nation's voting machines are aging out, and experts are raising
concerns about what that could mean for next year's elections.
A new report by the Brennan Center for Justice titled "America's Voting Machines at Risk" details
the voting technology crisis across the U.S. The problem is especially
pressing in the South, where states are heavily reliant on machines
purchased in 2006 or earlier — and where many local officials say they
lack sufficient funds to buy new ones.
one expects a laptop to last for 10 years," said Lawrence Norden,
deputy director of the Brennan Center's Democracy Program and the
study's co-author. "How can we expect these machines, many of which
were designed and engineered in the 1990s, to keep running without
After the Florida presidential election debacle in 2000,
Congress appropriated $2 billion to transition to electronic voting
systems. But the technology is aging and needs to be replaced.
study says the biggest risks from aging machines are increased failures
and crashes, which can lead to long lines and lost votes. Elections
officials also expressed concerns over "flipped votes" on touch screen
machines, where a voter tries to select the name of one candidate but
the machine registers it as a selection for someone else. Last year in
Virginia Beach and Newport News, Virginia, for example, both
Republicans and Democrats reported that touch screen machines were registering votes incorrectly, with one voter being told his finger was "too fat."
the South, all election jurisdictions in three states — Georgia,
Louisiana and South Carolina — purchased their voting machines in 2006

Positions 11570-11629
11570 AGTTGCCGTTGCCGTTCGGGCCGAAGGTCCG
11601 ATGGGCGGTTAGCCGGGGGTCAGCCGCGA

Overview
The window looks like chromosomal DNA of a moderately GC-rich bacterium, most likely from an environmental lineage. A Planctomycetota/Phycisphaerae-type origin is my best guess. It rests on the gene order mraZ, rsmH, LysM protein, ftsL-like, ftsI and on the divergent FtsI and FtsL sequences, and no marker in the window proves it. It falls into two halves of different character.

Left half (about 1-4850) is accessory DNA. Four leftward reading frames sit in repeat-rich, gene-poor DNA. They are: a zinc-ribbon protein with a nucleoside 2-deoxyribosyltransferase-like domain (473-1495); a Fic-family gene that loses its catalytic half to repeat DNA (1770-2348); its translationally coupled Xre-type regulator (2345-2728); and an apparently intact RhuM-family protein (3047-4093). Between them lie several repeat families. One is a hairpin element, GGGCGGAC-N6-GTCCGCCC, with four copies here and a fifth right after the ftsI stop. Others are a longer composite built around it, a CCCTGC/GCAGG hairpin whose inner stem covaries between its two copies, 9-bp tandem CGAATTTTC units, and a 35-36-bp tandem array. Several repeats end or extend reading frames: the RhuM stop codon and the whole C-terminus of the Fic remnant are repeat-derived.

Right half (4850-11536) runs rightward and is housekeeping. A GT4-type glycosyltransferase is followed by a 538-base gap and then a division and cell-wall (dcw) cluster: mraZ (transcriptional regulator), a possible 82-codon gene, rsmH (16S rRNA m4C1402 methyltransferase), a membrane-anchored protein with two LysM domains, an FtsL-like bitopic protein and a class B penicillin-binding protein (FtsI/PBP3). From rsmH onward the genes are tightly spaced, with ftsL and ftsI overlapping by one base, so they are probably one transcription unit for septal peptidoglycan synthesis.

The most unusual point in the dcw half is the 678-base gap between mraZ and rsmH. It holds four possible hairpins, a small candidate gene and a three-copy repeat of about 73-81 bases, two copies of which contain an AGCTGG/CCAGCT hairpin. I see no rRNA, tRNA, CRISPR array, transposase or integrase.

or earlier. In seven Southern states — Arkansas, Florida,
Mississippi, North Carolina, Tennessee, Virginia, West Virginia — the
majority of election jurisdictions purchased machines in 2006 or
earlier. No Southern states are among the handful where all the voting
machines have been purchased since 2006.
14 states across the country, voters will be using machines that are 15
or more years old. Four of those states are in the South: Florida,
Louisiana, Texas and Virginia.
"I just will tell you that it's getting a little scary out there," Louisiana Secretary of State Tom Schedler told a
legislative committee earlier this year. "Voting machine equipment is
all 15-20 years, plus." Others testified about local elections
officials having to scavenge parts from old machines to keep current
Brennan Center report found that jurisdictions in 31 states want to
purchase new voting equipment in the next five years, but officials in
22 of those states said they didn't know where they would get the
money. Almost half of those states are in the South: Alabama, Arkansas,
Florida, Louisiana, Mississippi, North Carolina, Tennessee, Texas,
Virginia and West Virginia.
cost to taxpayers of replacing the outdated equipment nationwide could
exceed $1 billion, according to the study. But the cost to democracy of
not replacing it could be incalculable.
equipment can have serious security flaws, and the longer we delay
purchasing new machines, the higher the risk," said the Brennan
Center's Norden. "To avoid a new technology crisis every decade, we
must plan for and invest in voting technology for the 21st century."